As an increase in immigrant families crossing the Southern Border continues to be a topic in the Rio Grande Valley, as well as nationwide, agents say they may not all be valid family units.

“It’s part of the fraud scheme that we’re seeing, because they know that they’ll be released into the United States if they have a child,” said Maria Michel-Manzo, Assistant Special Agent in Charge (ASAC) with Homeland Security Investigations (HSI).

ASAC Michel-Manzo is responsible for managing, directing and coordinating all operational and administrative activities for HSI for Hidalgo and Starr Counties.

She says her agents are working around the clock to assist Border Patrol to determine whether family units coming across illegally are truly related.

“When they’re in Mexico, there have been instances if you’re paying a certain about of money, they’ll sell you a child to come across with,” said ASAC Michel-Manzo.

Border Patrol agents are apprehending on average 1,000 people daily in the Rio Grande Valley.

“We continue to see these family units and unaccompanied children turn themselves into agents throughout the Valley,” said Supervisory Border Patrol Agent Marcelino Medina.

Once immigrants are apprehended, they are asked a series of questions to determine how they are related, if at all.

Body language is also a key factor for identifying fraudulent causes, according to ASAC Michel-Manzo.

“After the initial interview,  there’s always a secondary interview and there’s red flags that come up during the interviews,” said Michel-Manzo, “There’s been a high rate of male head of households traveling with children and historically it was always the females/mothers.”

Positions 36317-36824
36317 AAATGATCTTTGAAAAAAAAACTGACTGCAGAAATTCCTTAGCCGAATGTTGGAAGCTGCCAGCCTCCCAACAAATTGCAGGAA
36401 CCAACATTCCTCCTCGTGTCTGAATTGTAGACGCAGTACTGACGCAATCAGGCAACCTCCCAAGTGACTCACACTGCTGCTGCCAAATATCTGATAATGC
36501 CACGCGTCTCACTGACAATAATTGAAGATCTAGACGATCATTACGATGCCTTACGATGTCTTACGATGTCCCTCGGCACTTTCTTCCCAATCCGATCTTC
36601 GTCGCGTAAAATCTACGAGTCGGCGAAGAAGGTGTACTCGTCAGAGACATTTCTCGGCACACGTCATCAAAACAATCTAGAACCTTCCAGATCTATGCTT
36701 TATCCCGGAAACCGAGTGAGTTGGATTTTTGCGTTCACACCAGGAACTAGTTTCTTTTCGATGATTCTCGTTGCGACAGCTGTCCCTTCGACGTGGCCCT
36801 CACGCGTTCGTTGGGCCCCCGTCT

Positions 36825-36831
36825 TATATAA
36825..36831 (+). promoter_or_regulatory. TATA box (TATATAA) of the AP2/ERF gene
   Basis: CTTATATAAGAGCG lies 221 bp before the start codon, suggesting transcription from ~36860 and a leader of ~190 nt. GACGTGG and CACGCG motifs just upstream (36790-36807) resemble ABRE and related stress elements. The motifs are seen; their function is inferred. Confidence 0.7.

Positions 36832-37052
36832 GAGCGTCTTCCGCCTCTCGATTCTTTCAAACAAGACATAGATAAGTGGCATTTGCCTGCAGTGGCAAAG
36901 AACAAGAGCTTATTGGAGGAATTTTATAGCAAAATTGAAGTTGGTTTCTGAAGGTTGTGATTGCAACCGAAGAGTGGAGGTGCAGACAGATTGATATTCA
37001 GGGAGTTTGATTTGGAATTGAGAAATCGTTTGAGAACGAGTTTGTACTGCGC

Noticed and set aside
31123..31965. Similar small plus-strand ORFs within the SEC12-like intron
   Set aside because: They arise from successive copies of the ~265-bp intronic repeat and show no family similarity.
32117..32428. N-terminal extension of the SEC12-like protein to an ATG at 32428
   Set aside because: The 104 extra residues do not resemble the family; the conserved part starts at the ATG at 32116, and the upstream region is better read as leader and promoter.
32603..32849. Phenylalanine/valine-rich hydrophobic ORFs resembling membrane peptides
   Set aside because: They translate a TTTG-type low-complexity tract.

If agents determine the child is not traveling with his or her real parents, they are then considered to be an unaccompanied minor and turned over to the Office of Refugee Resettlement (ORR).

“They’re the ones that do the leg work to get them back to their country, find them a shelter or maybe with a family member or sponsor in the United States,” said ASAC Michel-Manzo.

Acting Department of Homeland Security Kevin McAleenan says it’s becoming a growing trend.

“We’ve uncovered child recycling rings where the same child is brought across the border multiple times, with a different adult to try to gain that release family units are required under court orders,” said McAleenan.

According to CBP records, family units are up 374% from this same time last year throughout the southwest border.

For the Rio Grande Valley, family units are up 228%, according to the same CBP report.

“This is about the safety of children and that’s our first and foremost responsibility. In the last six months, we’ve identified over 3,000 families that were determined to be fraudulent.”

In the first six months of Fiscal Year 19, agents have apprehended 78,976 family units in the Rio Grande Valley.